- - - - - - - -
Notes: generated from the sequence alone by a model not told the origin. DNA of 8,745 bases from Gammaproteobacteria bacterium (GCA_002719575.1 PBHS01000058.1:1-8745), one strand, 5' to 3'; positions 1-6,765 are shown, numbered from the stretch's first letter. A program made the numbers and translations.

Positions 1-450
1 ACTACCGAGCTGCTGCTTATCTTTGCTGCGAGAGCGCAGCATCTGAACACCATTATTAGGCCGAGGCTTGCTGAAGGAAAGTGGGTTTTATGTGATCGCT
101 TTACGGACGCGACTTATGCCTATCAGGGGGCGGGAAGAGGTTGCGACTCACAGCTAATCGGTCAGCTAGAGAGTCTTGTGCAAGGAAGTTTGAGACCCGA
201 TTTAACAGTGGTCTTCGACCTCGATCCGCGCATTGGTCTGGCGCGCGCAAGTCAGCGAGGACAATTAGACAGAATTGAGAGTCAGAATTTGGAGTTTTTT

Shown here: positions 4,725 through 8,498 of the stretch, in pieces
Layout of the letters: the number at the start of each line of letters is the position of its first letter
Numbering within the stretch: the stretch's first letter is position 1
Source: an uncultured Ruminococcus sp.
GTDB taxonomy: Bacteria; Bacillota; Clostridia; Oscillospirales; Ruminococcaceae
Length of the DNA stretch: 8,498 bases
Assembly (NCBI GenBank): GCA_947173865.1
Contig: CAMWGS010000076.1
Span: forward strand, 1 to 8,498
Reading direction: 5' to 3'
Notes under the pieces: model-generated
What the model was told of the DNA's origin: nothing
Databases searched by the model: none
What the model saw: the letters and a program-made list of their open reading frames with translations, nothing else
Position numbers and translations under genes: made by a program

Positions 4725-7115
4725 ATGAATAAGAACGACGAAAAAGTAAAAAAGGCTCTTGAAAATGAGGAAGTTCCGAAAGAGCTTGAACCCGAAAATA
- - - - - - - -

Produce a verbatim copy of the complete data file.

Notes: generated from the sequence alone by a model not told the origin. DNA of 8,745 bases from Gammaproteobacteria bacterium (GCA_002719575.1 PBHS01000058.1:1-8745), one strand, 5' to 3'; positions 1-6,765 are shown, numbered from the stretch's first letter. A program made the numbers and translations.

Positions 1-450
1 ACTACCGAGCTGCTGCTTATCTTTGCTGCGAGAGCGCAGCATCTGAACACCATTATTAGGCCGAGGCTTGCTGAAGGAAAGTGGGTTTTATGTGATCGCT
101 TTACGGACGCGACTTATGCCTATCAGGGGGCGGGAAGAGGTTGCGACTCACAGCTAATCGGTCAGCTAGAGAGTCTTGTGCAAGGAAGTTTGAGACCCGA
201 TTTAACAGTGGTCTTCGACCTCGATCCGCGCATTGGTCTGGCGCGCGCAAGTCAGCGAGGACAATTAGACAGAATTGAGAGTCAGAATTTGGAGTTTTTT

Shown here: positions 4,725 through 8,498 of the stretch, in pieces
Layout of the letters: the number at the start of each line of letters is the position of its first letter
Numbering within the stretch: the stretch's first letter is position 1
Source: an uncultured Ruminococcus sp.
GTDB taxonomy: Bacteria; Bacillota; Clostridia; Oscillospirales; Ruminococcaceae
Length of the DNA stretch: 8,498 bases
Assembly (NCBI GenBank): GCA_947173865.1
Contig: CAMWGS010000076.1
Span: forward strand, 1 to 8,498
Reading direction: 5' to 3'
Notes under the pieces: model-generated
What the model was told of the DNA's origin: nothing
Databases searched by the model: none
What the model saw: the letters and a program-made list of their open reading frames with translations, nothing else
Position numbers and translations under genes: made by a program

Positions 4725-7115
4725 ATGAATAAGAACGACGAAAAAGTAAAAAAGGCTCTTGAAAATGAGGAAGTTCCGAAAGAGCTTGAACCCGAAAATA